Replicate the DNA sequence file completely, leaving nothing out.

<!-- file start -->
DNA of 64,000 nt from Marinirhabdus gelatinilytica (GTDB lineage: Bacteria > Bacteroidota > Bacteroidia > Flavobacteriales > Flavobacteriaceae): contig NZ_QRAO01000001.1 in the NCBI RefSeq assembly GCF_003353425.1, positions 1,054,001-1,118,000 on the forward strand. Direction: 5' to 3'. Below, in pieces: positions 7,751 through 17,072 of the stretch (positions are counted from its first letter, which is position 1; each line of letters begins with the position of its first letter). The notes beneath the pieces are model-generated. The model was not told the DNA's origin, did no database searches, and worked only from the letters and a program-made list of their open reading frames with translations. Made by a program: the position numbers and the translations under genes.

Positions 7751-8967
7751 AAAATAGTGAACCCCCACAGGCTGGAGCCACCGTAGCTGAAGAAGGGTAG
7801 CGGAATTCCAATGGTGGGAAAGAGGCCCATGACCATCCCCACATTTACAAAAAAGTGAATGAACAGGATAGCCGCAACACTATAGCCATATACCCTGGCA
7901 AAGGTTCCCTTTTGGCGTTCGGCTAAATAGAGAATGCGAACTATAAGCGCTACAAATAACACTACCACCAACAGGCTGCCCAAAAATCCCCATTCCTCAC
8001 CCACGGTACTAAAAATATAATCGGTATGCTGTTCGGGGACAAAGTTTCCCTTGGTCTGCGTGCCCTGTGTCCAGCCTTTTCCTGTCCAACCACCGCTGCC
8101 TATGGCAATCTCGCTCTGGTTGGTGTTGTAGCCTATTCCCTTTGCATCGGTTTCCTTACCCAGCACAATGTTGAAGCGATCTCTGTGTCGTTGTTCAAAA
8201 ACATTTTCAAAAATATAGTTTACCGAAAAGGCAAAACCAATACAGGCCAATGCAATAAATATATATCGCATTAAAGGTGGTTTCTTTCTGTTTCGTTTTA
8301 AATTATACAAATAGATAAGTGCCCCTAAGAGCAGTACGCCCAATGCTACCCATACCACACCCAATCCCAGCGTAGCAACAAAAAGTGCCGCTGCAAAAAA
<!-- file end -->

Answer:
DNA of 64,000 nt from Marinirhabdus gelatinilytica (GTDB lineage: Bacteria > Bacteroidota > Bacteroidia > Flavobacteriales > Flavobacteriaceae): contig NZ_QRAO01000001.1 in the NCBI RefSeq assembly GCF_003353425.1, positions 1,054,001-1,118,000 on the forward strand. Direction: 5' to 3'. Below, in pieces: positions 7,751 through 17,072 of the stretch (positions are counted from its first letter, which is position 1; each line of letters begins with the position of its first letter). The notes beneath the pieces are model-generated. The model was not told the DNA's origin, did no database searches, and worked only from the letters and a program-made list of their open reading frames with translations. Made by a program: the position numbers and the translations under genes.

Positions 7751-8967
7751 AAAATAGTGAACCCCCACAGGCTGGAGCCACCGTAGCTGAAGAAGGGTAG
7801 CGGAATTCCAATGGTGGGAAAGAGGCCCATGACCATCCCCACATTTACAAAAAAGTGAATGAACAGGATAGCCGCAACACTATAGCCATATACCCTGGCA
7901 AAGGTTCCCTTTTGGCGTTCGGCTAAATAGAGAATGCGAACTATAAGCGCTACAAATAACACTACCACCAACAGGCTGCCCAAAAATCCCCATTCCTCAC
8001 CCACGGTACTAAAAATATAATCGGTATGCTGTTCGGGGACAAAGTTTCCCTTGGTCTGCGTGCCCTGTGTCCAGCCTTTTCCTGTCCAACCACCGCTGCC
8101 TATGGCAATCTCGCTCTGGTTGGTGTTGTAGCCTATTCCCTTTGCATCGGTTTCCTTACCCAGCACAATGTTGAAGCGATCTCTGTGTCGTTGTTCAAAA
8201 ACATTTTCAAAAATATAGTTTACCGAAAAGGCAAAACCAATACAGGCCAATGCAATAAATATATATCGCATTAAAGGTGGTTTCTTTCTGTTTCGTTTTA
8301 AATTATACAAATAGATAAGTGCCCCTAAGAGCAGTACGCCCAATGCTACCCATACCACACCCAATCCCAGCGTAGCAACAAAAAGTGCCGCTGCAAAAAA